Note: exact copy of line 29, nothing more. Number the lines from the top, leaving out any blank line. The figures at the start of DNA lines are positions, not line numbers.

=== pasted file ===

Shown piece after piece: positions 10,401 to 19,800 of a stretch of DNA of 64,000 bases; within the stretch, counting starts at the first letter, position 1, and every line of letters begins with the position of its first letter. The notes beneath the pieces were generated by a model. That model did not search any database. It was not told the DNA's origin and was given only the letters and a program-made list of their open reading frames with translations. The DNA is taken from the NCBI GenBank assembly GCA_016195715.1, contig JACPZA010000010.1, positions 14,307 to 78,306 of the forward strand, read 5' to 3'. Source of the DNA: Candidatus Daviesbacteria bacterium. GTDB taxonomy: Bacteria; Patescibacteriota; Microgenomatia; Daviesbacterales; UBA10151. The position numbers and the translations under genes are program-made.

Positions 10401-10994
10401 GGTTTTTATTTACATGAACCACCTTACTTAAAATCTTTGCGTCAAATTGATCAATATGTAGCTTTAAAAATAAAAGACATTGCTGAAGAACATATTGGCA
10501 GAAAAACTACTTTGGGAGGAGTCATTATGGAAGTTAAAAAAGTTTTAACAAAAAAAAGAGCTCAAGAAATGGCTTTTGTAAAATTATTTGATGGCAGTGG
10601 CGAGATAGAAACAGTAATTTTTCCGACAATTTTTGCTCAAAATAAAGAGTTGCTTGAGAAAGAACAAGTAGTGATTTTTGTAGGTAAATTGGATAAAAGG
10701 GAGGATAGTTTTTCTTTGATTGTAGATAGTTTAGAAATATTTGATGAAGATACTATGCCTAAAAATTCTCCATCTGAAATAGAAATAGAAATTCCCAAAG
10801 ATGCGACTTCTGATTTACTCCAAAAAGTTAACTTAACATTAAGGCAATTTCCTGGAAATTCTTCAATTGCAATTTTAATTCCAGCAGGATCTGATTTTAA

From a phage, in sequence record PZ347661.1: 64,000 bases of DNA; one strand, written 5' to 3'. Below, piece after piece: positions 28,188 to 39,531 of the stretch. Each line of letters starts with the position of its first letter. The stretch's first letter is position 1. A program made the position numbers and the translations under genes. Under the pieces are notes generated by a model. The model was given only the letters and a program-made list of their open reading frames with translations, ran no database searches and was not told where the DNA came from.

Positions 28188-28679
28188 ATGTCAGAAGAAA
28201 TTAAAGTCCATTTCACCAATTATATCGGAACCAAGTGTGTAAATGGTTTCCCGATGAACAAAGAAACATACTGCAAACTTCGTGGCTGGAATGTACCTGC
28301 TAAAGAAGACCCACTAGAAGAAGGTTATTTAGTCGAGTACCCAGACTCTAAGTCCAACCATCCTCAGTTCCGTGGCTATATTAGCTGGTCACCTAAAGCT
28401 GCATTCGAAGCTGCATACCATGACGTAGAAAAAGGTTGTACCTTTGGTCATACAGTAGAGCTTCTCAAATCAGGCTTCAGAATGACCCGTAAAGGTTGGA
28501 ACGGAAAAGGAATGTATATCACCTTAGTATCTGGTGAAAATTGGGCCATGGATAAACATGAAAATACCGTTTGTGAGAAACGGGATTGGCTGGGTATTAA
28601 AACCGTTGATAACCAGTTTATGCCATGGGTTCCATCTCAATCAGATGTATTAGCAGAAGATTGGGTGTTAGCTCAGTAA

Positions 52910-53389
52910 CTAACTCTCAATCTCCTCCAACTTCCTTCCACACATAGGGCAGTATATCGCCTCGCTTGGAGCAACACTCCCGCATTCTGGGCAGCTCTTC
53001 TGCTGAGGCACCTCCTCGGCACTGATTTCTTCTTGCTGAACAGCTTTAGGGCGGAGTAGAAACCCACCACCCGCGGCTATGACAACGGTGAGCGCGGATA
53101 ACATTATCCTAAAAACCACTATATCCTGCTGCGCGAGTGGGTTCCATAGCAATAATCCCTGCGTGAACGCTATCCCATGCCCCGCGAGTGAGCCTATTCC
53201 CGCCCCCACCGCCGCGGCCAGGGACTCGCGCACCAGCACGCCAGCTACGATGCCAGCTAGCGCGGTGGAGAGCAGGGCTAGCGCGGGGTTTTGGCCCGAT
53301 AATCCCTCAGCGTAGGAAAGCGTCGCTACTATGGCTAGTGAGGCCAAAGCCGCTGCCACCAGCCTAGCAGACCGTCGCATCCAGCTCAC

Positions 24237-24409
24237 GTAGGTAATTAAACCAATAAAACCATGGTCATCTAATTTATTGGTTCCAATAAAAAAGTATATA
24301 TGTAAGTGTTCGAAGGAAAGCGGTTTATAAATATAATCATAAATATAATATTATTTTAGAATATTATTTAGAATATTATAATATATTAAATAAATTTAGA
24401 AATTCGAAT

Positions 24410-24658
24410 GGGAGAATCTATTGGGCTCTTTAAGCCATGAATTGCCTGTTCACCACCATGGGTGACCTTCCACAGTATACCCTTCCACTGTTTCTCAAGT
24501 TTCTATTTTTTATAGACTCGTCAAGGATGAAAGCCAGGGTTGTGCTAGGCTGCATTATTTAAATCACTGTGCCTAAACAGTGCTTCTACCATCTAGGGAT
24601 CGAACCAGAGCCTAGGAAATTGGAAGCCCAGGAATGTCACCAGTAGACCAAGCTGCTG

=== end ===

24601 CGAACCAGAGCCTAGGAAATTGGAAGCCCAGGAATGTCACCAGTAGACCAAGCTGCTG